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Julie Lovell, Jeff C Rabin; Perceptual Learning of Hue Discrimination in Jewelry Appraisers. Invest. Ophthalmol. Vis. Sci. 2021;62(8):2807.
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© ARVO (1962-2015); The Authors (2016-present)
Perceptual learning can improve visual acuity, contrast sensitivity, vernier acuity and stereo-acuity in adult amblyopes beyond the critical period for visual development. Latent neural connections and/or development of new connections may underlie these improvements, coupled with the relative balance of excitatory and inhibitory neurotransmitters. Recently we reported superior hue discrimination in largely elderly jewelry appraisers who must discriminate subtle changes in hue to ensure optimal gemstone valuation. We report that the basis for this enhancement depends on M and S cones.
Jewelry appraisers (n=18, mean 57 ± 12 YO) undergoing color vision certification on the FM 100 hue test in accord with the National Association of Jewelry Appraisers (NAJA) were invited to participate in a study to assess performance on the Ishihara (to rule out hereditary color deficiency), FM-100 Hue (currently used by NAJA), desaturated D15 and the cone contrast test (Innova Systems, Inc) which quantifies L, M and S cone contrast sensitivity (CS). Subjects provided written informed consent for our IRB approved protocol.
All subjects passed the Ishihara and desaturated D15 tests confirming normal color vision. Combined M and S cone CCT scores were predictive of FM 100 Hue total error score (TES; F = 7.76, P < .02, r2 = .45). 17 of 18 subjects had 100 Hue TES scores which were >2SD below age-matched normal means indicating enhanced hue performance. Partial TES analysis revealed error rates were greatest on the blue-yellow (BY) axis.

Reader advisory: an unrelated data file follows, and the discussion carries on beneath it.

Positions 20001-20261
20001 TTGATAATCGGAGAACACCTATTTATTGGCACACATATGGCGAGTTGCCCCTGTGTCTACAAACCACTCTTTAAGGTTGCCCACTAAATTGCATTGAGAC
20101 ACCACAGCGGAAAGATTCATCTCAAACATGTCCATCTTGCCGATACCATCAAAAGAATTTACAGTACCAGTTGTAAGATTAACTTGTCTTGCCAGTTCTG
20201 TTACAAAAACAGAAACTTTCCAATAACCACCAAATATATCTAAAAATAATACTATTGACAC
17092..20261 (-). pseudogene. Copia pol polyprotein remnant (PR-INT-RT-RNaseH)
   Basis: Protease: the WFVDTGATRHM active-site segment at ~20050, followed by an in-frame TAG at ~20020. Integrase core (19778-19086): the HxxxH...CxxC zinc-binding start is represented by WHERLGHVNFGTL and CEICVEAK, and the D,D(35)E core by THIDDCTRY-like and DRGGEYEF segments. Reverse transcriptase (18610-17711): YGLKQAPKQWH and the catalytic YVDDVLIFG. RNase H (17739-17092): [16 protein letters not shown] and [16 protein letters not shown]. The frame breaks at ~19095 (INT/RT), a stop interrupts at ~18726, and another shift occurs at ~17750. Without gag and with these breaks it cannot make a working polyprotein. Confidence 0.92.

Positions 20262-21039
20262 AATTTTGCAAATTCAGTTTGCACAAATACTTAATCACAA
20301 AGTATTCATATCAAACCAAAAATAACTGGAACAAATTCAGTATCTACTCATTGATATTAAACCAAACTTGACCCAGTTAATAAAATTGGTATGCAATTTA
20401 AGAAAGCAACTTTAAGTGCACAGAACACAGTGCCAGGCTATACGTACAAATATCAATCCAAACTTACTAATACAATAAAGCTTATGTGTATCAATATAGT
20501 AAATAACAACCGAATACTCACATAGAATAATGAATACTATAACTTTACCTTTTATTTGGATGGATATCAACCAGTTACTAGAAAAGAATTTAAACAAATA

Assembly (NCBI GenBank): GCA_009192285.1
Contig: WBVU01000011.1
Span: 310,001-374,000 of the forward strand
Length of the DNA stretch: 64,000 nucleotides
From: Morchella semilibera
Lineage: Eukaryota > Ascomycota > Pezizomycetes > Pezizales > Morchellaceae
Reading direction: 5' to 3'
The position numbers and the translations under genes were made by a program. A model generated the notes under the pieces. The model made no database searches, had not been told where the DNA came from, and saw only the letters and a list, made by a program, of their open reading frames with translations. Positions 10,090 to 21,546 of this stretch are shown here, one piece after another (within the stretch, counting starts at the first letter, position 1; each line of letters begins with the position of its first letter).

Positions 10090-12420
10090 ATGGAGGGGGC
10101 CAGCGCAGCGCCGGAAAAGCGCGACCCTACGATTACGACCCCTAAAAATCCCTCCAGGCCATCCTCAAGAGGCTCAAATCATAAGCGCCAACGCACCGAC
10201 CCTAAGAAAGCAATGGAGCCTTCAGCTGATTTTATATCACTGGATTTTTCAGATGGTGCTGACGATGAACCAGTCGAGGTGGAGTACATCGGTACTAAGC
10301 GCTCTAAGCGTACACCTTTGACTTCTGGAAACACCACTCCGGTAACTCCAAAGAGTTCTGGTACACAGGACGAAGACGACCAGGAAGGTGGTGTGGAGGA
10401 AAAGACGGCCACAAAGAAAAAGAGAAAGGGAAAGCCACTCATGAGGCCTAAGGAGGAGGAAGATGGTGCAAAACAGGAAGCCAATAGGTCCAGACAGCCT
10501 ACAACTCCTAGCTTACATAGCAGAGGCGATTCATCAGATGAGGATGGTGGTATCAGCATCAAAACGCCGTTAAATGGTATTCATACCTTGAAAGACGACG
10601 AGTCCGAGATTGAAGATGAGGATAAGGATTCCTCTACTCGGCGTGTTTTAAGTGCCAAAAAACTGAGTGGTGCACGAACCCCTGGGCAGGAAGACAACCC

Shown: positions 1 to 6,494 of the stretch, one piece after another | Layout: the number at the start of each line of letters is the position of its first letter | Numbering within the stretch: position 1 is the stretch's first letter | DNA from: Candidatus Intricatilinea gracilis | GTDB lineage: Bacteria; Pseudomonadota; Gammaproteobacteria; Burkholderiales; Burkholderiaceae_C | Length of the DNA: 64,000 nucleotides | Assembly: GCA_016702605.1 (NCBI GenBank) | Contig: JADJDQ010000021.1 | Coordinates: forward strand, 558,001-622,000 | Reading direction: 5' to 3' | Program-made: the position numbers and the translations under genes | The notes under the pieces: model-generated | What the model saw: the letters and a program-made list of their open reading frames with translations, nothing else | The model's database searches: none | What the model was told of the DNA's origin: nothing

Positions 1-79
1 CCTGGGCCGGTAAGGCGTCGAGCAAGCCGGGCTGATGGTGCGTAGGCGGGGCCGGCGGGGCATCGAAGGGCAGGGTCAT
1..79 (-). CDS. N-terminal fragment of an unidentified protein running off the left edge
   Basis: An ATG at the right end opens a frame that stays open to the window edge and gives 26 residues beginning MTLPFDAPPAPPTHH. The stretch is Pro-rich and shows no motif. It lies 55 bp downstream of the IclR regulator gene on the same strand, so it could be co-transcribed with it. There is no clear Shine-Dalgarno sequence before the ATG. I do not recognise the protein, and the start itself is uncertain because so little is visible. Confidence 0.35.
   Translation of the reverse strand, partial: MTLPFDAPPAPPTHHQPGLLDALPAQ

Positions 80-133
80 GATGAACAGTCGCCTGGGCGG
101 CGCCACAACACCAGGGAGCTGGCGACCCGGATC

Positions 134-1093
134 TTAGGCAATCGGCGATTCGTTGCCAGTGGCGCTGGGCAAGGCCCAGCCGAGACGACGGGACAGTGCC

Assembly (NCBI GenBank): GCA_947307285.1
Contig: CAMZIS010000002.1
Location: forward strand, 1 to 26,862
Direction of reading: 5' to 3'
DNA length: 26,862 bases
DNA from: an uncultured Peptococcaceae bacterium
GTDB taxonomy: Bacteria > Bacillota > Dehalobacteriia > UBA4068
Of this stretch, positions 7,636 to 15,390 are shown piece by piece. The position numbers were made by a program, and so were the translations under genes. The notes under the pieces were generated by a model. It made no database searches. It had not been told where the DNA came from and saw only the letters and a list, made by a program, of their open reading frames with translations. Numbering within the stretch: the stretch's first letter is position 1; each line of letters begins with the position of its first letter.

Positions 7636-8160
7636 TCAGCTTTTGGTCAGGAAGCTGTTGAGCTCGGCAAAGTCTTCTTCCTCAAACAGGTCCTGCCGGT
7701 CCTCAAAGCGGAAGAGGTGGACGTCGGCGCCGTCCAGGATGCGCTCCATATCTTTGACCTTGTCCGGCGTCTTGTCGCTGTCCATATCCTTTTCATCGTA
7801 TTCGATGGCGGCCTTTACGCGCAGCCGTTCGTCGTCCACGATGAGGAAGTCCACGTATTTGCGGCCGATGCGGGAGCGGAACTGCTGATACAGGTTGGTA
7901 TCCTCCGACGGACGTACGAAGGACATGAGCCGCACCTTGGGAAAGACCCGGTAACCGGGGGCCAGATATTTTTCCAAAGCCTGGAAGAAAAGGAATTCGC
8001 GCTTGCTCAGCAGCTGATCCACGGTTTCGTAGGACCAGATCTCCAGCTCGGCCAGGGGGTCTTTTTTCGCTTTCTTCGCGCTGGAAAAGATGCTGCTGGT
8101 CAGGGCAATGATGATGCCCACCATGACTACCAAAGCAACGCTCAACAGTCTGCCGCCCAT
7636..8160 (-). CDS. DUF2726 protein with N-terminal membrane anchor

Elderly jewelry appraisers show enhanced hue discrimination due to a highly practiced, reward-based repetition—tenets of perceptual learning. Correlation between M and S CCT and FM Hue scores suggests greater importance of M and S cone hue discrimination and CS for accurate gemstone discrimination. This is evident in Fig. 1 which shows perception of a highly valued gemstone (https://www.thepearlsource.com/blog/most-valuable-gemstones/) in normal, protan, deutan and tritan views (https://www.color-blindness.com/coblis-color-blindness-simulator/). The protan (lacks L cones) and normal views essentially match while deutan (lack M cones) and tritan (lack S) views appear different from the normal, highly valued view, exemplifying M and S cone importance in gemstone hue discrimination.
This is a 2021 ARVO Annual Meeting abstract.
Figure 1. Perception of a highly valued gemstone innormal, protan, deutan and tritan views.
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